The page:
Where's walkah been?
It was brought to my attention some time ago that this space has been rather shamefully quiet. I have also spent a lot of time facing the “so, what are you up to?” question lately. In a “two birds, one stone” manner, I’m gonna try to get into writing a bit more as well as provide a bit of an update.
So, what do you do?
This has long been one of my most dreaded “light social” questions. Ironically, I found myself tossing it out at a recent event, perhaps in some passive aggressive sort of revenge. It’s always been difficult to explain what I do, particularly in in non-technical company. For many years “I work on Drupal” was an answer that got the most amusing blank stares. Of course, these days that tends to be less baffling to people, so naturally I’ve stepped out and been doing lots of non-Drupal things.
For those playing along at home, StatusNet Inc. and I parted ways last November. I actually consciously did not post about it publicly because this blog was starting to feel a little more than a broadcast space for my shuffling between companies. While I don’t have an official involvement these days, it looks like I will be doing some Summer of Code mentoring and am still very interested in the Federated Social Web and the protocol, OStatus that we developed.
No longer having a full-time job means that, yes, I am doing freelance work (hire me!). It has also meant that I’m getting back involved in the Drupal community again a bit more. Some folks noticed that I’ve been to the past two DrupalCon’s (after taking a few off) and have been working with a few Drupal-based clients.
The thing that I’m probably enjoying most these days is the freedom from focusing or specializing. For the past few months, I’ve been working with the Mozilla Foundation on the platform that runs the Drumbeat website (implemented using Django). I’ve followed and tinkered with Django for a long time and it feels great to have a “real” excuse to spend more time with it!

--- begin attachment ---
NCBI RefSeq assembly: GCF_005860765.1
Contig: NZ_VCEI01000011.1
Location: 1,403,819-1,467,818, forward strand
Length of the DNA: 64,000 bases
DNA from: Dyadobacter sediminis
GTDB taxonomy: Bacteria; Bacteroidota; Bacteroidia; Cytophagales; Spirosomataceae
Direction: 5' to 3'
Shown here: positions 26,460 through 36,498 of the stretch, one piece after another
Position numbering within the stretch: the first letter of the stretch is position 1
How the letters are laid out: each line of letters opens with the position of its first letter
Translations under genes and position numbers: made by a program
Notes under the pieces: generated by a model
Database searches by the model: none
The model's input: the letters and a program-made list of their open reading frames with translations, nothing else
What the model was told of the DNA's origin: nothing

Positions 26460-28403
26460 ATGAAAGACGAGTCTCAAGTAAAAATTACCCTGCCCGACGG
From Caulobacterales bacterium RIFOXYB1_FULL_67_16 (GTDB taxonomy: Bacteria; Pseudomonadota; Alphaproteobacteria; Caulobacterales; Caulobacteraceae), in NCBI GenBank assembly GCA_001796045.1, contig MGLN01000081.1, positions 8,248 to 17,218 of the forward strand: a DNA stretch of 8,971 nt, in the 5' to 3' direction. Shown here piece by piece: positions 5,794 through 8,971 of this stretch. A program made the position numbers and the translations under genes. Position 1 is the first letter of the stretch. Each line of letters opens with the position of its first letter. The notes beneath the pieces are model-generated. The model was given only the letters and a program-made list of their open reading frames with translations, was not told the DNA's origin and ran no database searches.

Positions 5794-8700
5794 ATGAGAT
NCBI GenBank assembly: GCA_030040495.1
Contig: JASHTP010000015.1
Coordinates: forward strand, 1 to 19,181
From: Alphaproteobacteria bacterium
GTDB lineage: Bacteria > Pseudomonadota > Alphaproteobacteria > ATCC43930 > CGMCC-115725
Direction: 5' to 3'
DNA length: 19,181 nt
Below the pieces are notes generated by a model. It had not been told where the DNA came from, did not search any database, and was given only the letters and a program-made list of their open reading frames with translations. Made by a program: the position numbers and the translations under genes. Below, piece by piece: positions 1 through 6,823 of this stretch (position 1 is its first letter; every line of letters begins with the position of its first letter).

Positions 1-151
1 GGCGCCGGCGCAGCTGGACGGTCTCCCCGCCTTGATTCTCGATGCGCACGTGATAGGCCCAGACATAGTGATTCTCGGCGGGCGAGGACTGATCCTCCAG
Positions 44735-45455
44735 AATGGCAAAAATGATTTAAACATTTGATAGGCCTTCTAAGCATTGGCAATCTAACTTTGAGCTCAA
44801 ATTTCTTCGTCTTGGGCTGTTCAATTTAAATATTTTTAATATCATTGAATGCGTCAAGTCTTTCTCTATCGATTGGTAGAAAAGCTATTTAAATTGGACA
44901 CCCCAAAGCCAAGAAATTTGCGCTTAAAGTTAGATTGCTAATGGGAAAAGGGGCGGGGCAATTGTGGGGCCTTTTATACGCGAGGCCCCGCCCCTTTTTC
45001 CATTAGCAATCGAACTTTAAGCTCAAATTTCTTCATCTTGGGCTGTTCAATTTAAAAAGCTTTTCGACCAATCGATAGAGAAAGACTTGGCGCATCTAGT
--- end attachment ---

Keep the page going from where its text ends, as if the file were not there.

While a lack of real “focus” (at least amongst open source projects or even programming languages) has really appealed to my inner tinkerer, it’s made answering “what are you up to” a far more involved conversation; some days it’s consulting, some it’s teaching/training, and some days I just hack on code. I also fully expect the answer to change and evolve over the course of this year and moving forward.
Doing more (and different) things also means I’m learning a lot these days, and I feel compelled to share, because that’s the way I am. However, writing has always been challenging for me. I work really well verbally (preferrably face to face, though I’ve done alright talking to a camera). I have always wanted to be a prolific writer, though. For the past few months, I’ve been trying to practice more. I started with a paper journal, but after losing one and finding that my handwriting no longer keeps up with my brain well, I decided to try writing on my computer. Ultimately, though, I found it hard to establish a good routine and stick with it.
A few months ago, though, I gave 750words.com a try and I love it. After a few false starts, I now have a daily 750 word routine that I’m finding helps get me writing (and thinking) for the day. I highly recommend the service (and the practice of writing regularly). The practice has already translated into an article for the Linux Journal and will hopefully result in more!
At the very least, I’m hoping to make better use of this space. Welcome back, me.